Wednesday, 13 June 2018

Crenshaw - Katherine Applegate

You know that old saying "don't judge a book by it's cover"?  Think again, for in this case what a cover!  And inside, what a wonderful book!  I saw the cover first, and had to have it.  Applegate won the (US) Newbery Medal for her previous book The One and Only Ivan, which looked fun but didn't appeal.  But to have an invisible friend, a large cat called Crenshaw..... now that did appeal.  I think anyone of 8+ will enjoy this read, or having it read it them.
 
Crenshaw appears early on, riding a surfboard until he opens his umbrella and the wind lifts him off the board and brings him down to Jackson who is on the beach.  This is Crenshaw's second time round in Jackson's life..... at a time when he thinks he's far too old for an invisible friend, and in any case there are a lot of problems at home and he really has no time for this furry interloper.  
 
Jackson's family are what are described as working poor - never quite enough money to pay the rent on time, never quite enough to eat well on a daily basis.  And when the notice to quit arrives, Jackson is beside himself, for he's had to go through this once before, when his sister was a baby, sleeping in the family van for fourteen weeks;  and although he just cannot do it again, it looks as though he is going to have to.  Crenshaw's answer to this?  "Just tell the truth".  What on earth does that mean?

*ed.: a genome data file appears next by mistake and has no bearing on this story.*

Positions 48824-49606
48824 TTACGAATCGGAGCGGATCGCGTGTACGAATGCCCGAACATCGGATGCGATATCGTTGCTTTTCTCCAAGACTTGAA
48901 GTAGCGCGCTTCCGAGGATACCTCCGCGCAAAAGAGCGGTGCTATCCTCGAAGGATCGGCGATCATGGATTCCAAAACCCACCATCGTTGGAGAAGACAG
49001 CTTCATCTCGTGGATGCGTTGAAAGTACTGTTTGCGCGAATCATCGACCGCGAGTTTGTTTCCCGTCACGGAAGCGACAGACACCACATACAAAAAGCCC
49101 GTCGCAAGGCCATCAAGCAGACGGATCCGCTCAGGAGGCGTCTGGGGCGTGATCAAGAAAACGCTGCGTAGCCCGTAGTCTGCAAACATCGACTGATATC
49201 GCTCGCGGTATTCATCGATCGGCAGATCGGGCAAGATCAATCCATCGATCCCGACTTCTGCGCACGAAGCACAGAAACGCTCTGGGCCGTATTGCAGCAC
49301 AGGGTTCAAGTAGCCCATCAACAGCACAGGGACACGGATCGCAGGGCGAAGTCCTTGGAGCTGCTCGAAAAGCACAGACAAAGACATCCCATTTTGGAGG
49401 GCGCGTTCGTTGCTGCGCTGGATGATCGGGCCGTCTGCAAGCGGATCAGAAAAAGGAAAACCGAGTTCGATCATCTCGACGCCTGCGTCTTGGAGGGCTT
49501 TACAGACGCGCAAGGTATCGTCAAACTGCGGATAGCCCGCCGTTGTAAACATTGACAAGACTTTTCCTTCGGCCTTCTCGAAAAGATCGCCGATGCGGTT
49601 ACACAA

I was astounded by some facts and figures at the back of the book.  One in five  kids in the US are "food insecure" as policy makers might describe them.  I will take a guess and say that there are plenty of the same here in the UK, although I don't know that the figure is as high here.  Whatever the figure is, no child should be hungry - anywhere.  But they are.  Just think about the Middle East for a little while, then think about your home town.  Then think about the "celebrity culture".  The space between rich and poor gets ever wider.   After Katherine Applegate won the Newbery Medal, she visited lots of schools, and met kids like Jackson.  That's when she decided to write Crenshaw.  Buy it, borrow it - but do read it.  You will laugh at Crenshaw, but your heart will cry for Jackson and his family.... although with Crenshaw's help they just may get by.